May 5 (Bloomberg) -- An International Business Machines Corp. shareholder withdrew a lawsuit claiming the company’s cooperation with a National Security Agency eavesdropping program caused a drop in its China sales.
The Louisiana Sheriffs’ Pension and Relief Fund dropped the securities fraud suit after investigating its claims against IBM, lawyers for the fund said in a letter to U.S. District Judge Denise Cote made public today.
The decision was “based on new information that wasn’t available” earlier, John C. Browne, a lawyer for the fund, said in a telephone interview today.
IBM, which had criticized the suit as “pushing a wild conspiracy theory,” said the fund did the right thing.
“At the time this suit was filed, we said the complaint proceeded to make numerous specious and false accusations, and IBM called upon the law firm that filed this action to do the right thing and dismiss it,” Doug Shelton, an IBM spokesman, said in an e-mailed statement today.
IBM, the largest computer-services provider, reported a 22 percent drop in sales in China on Oct. 16 compared with the previous quarter as a result of disclosures by Edward Snowden that the company was cooperating with the NSA, the Louisiana fund said in the complaint.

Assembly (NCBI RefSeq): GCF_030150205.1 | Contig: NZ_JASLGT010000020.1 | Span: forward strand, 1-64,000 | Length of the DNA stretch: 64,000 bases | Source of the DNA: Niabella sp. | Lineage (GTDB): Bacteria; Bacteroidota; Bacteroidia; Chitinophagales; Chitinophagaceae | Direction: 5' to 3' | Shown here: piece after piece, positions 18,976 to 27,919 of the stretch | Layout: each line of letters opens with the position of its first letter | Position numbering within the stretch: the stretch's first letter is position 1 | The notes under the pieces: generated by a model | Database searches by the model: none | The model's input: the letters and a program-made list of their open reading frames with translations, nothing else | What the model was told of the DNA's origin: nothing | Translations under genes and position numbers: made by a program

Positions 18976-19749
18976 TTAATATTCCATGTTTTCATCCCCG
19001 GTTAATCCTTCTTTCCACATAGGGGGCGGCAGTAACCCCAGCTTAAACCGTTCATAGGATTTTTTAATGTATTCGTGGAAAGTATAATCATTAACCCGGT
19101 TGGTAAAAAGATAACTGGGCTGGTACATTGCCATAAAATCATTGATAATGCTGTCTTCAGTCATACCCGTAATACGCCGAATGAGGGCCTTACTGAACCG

Snowden, now living in Russia, had revealed details of an NSA surveillance program showing that technology companies were providing data at the request of government agencies. IBM in March said it hadn’t disclosed client data to the U.S. government.
The Louisiana fund said it pays retirement, death and disability benefits to more than 20,000 active and retired employees of sheriffs’ offices across the state.
The case is Louisiana Sheriffs’ Pension & Relief Fund v. International Business Machines Corp., 13-cv-08818, U.S. District Court, Southern District of New York (Manhattan).
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